(c) 2015 by G.B. Miller. All Rights Reserved.

14 comments:

  1. I don't Like Monday's is a classic. I still occasionally play it. My favourite version of I Fought the law is by the Crickets.

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    1. I love that version by The Crickets too.

      While that song is considered to be a classic in some circles, it's hardly ever played on normal radio anymore. Over here, college radio is about the only way to listen to it. Either that, or pick up the c.d., which my opinion is pretty good.

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  2. Some of those are rather disturbing.
    The Filter song is one of their best.

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    1. Sadly, yes. Which strangely enough makes them memorable. And I agree, that was one of their best, although the c.d. "Short Bus" is exceptionally strange.

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  3. Canadian songs about actual events tend to be about natural disasters or war, as opposed to crime, like Gordon Lightfoot's "Wreck of the Edmund Fitzgerald."

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    1. I definitely remember that one. I remember watching a documentary about that. It was very moving.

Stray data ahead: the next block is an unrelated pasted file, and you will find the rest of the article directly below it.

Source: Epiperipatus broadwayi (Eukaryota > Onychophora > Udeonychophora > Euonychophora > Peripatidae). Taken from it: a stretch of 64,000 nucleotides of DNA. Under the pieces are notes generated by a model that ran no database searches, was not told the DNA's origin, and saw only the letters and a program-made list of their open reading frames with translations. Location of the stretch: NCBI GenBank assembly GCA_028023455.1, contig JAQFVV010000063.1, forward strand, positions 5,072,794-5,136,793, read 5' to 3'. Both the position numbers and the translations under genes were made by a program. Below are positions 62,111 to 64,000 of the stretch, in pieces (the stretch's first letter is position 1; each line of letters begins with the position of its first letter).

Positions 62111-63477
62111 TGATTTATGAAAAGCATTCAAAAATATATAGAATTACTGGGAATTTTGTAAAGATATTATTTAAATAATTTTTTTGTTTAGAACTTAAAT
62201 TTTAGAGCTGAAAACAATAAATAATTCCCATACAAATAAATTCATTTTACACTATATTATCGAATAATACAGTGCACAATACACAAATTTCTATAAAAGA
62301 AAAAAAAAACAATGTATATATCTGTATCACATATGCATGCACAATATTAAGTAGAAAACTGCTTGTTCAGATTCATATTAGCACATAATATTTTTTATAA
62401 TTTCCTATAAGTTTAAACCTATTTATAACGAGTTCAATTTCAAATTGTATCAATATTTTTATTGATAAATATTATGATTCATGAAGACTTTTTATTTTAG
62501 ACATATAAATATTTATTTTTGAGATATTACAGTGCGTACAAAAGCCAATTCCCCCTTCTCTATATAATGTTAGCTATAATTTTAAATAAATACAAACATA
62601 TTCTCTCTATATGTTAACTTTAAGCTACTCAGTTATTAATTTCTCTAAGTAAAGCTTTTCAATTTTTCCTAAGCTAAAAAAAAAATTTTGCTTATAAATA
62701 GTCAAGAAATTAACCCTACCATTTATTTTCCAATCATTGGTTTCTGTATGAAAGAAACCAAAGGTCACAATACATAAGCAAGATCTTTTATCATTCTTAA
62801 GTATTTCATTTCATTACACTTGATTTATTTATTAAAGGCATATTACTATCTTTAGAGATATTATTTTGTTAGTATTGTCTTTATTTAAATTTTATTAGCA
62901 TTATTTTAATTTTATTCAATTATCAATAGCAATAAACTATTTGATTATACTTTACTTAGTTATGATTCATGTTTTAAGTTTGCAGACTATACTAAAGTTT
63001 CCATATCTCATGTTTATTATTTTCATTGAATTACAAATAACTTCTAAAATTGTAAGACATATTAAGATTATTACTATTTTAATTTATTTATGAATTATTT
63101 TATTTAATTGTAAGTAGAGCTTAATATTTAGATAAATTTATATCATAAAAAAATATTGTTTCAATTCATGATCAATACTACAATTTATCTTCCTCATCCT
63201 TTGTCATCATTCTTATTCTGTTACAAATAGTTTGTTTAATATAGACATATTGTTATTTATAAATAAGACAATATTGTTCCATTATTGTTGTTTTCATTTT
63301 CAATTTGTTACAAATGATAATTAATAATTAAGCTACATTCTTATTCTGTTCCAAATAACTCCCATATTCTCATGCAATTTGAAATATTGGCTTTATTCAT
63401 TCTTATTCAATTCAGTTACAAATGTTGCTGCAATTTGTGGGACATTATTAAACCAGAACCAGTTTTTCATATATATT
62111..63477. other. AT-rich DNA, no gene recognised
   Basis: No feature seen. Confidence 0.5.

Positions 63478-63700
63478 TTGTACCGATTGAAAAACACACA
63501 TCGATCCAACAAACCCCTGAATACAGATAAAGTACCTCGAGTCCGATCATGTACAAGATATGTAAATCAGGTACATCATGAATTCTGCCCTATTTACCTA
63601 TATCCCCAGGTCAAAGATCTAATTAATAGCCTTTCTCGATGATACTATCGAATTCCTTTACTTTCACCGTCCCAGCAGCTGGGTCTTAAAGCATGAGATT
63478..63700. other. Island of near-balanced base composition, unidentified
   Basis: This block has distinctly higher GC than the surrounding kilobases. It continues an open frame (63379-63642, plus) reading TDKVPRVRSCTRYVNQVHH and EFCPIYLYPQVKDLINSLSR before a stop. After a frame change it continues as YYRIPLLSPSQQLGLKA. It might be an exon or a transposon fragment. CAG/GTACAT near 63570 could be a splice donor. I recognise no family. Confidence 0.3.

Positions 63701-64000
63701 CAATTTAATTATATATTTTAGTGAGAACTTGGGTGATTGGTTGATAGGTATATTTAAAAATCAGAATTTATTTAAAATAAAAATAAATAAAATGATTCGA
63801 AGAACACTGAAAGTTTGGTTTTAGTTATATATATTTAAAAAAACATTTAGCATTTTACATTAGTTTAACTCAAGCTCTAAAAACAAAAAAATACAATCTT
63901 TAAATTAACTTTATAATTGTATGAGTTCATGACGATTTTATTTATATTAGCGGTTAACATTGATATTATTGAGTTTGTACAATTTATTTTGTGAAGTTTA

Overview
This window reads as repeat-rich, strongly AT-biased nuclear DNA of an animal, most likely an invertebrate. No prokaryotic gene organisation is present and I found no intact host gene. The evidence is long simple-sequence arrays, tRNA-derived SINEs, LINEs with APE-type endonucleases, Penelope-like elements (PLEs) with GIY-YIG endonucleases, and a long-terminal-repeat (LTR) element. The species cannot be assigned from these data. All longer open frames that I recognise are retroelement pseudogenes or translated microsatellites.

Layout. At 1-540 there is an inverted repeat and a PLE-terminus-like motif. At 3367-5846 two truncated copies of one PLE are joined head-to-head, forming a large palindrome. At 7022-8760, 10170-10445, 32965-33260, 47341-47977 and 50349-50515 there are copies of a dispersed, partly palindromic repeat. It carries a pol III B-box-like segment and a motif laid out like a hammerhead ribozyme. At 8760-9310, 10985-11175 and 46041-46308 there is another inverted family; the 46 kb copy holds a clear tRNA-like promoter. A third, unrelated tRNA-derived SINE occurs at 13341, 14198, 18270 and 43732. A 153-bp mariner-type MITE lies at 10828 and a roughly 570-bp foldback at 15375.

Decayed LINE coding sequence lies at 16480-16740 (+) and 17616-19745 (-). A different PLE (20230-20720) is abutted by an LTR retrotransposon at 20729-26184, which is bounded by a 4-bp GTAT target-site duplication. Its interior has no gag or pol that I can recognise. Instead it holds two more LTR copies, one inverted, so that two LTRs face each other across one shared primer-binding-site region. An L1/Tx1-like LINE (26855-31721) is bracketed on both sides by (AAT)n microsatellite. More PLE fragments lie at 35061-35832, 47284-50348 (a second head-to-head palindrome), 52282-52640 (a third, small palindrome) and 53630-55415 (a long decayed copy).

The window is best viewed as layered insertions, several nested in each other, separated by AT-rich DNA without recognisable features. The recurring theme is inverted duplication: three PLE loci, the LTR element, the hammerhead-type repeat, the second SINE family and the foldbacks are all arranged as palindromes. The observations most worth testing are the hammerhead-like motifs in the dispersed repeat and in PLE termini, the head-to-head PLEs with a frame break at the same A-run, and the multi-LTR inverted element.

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  4. It always felt a bit chilling to me to be singing along with the Boomtown Rats with what is sort of a happy song and then realising it was about a murder ...
    Interesting list GB

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    1. I always thought that song sounded just a tad too upbeat. Maybe that's why it made such a lasting impression on everyone. Secretly, I think deep down everyone likes a song that is happily black.

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  5. I am pondering all this music.There was not a lot I knew about any of them and I think I only recognized I Fought The Law but not that version. What did stick with me is that YOU WERE BORN THE YEAR I MARRIED!!!! You're just a kid.

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    1. Now that is a scary thought indeed. :D

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  6. I was just listening to Hey Man, Nice Shot a couple of days ago. A very good song.

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    1. Yes it is. I was grooving to the video while I was writing this post.

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  7. Wow, I had no idea about the backstory behind the REM song. Here I was, thinking it was just a catchy tune!

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    1. It's a very catchy tune. I thought everyone knew the backstory about it after it had came out. They even had a cameo of Dan Rather singing along to it a well in one their appearances playing the song.